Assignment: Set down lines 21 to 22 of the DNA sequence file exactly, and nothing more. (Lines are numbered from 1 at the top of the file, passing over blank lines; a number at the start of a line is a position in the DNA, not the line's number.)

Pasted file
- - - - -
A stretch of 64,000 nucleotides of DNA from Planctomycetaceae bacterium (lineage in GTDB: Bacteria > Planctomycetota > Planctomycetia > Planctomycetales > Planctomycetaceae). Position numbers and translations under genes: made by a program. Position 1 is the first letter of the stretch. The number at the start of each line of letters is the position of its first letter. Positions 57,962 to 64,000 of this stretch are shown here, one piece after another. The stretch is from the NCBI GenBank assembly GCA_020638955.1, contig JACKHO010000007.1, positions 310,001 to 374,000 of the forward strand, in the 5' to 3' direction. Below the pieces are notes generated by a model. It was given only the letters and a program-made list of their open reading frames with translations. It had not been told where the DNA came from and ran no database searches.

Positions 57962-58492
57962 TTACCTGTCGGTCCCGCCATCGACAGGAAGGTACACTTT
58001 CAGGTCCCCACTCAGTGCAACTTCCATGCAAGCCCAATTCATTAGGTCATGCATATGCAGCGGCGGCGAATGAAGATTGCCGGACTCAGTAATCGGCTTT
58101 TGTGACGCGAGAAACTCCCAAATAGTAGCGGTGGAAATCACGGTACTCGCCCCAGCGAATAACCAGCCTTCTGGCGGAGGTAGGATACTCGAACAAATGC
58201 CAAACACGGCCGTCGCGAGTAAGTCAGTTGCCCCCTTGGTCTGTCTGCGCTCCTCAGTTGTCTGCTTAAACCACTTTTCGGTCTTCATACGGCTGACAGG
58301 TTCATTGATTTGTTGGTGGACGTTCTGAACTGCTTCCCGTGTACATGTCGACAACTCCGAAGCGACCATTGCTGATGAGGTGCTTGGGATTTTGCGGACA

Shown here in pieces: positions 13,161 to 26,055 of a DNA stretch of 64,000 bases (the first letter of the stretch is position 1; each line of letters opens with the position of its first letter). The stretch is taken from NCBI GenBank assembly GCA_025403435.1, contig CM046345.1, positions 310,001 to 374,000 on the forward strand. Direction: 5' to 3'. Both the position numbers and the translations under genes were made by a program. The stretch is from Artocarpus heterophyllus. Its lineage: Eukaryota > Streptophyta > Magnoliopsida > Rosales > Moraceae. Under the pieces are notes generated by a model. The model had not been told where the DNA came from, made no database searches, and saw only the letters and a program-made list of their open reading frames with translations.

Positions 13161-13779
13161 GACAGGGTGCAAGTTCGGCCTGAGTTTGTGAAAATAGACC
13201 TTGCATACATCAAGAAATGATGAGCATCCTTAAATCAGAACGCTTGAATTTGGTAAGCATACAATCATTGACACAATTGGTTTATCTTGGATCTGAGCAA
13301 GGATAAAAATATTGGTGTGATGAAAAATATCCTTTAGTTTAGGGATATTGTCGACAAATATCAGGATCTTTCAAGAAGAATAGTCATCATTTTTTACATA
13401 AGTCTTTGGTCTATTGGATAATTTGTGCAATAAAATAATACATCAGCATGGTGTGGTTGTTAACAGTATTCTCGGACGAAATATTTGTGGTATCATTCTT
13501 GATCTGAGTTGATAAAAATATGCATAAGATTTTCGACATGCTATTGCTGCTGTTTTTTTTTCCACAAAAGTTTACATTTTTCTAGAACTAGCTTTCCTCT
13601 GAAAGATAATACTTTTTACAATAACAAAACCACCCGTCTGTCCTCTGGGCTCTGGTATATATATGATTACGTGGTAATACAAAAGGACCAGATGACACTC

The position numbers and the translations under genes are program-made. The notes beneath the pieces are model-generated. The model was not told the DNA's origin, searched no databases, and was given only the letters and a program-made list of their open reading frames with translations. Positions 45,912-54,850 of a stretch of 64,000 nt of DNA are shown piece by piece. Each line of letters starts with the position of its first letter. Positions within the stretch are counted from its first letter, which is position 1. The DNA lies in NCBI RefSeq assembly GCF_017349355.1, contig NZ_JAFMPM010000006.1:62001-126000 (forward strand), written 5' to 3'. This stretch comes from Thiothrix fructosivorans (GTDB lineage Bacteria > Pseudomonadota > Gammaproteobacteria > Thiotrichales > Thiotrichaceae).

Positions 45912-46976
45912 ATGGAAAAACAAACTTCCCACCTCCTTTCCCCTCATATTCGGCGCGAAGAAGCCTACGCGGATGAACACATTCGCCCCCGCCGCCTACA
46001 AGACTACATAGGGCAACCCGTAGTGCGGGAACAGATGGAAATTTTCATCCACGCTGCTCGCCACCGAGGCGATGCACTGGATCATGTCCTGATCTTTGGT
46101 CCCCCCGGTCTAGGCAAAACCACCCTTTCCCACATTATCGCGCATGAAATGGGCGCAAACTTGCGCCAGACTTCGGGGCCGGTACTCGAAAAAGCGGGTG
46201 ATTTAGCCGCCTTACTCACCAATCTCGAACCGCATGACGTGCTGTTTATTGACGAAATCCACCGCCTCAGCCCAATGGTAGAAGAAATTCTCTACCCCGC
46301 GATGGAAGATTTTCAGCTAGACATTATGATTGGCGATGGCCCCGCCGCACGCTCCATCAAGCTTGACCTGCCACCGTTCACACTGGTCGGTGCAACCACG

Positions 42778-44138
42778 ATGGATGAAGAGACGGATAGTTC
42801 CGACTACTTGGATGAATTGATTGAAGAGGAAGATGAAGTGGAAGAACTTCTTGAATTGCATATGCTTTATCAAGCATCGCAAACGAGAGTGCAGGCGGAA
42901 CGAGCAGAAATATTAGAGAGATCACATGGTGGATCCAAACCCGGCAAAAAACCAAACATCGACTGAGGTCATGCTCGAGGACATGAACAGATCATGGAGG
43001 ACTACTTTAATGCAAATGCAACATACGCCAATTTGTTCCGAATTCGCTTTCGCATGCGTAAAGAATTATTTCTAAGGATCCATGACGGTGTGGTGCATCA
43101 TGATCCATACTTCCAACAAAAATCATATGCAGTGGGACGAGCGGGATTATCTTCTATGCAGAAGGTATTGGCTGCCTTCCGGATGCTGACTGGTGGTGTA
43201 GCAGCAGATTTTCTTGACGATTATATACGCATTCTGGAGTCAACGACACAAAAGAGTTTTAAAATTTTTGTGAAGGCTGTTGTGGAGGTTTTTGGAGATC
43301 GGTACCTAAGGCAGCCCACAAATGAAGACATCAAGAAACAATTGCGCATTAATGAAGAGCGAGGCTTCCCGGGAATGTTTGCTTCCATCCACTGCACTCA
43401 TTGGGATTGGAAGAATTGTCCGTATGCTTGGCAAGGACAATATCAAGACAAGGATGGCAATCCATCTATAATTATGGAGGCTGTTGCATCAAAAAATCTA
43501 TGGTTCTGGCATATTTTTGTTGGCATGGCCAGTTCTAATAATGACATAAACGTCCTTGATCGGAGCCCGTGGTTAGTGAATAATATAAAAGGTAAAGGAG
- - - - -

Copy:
46201 ATTTAGCCGCCTTACTCACCAATCTCGAACCGCATGACGTGCTGTTTATTGACGAAATCCACCGCCTCAGCCCAATGGTAGAAGAAATTCTCTACCCCGC
46301 GATGGAAGATTTTCAGCTAGACATTATGATTGGCGATGGCCCCGCCGCACGCTCCATCAAGCTTGACCTGCCACCGTTCACACTGGTCGGTGCAACCACG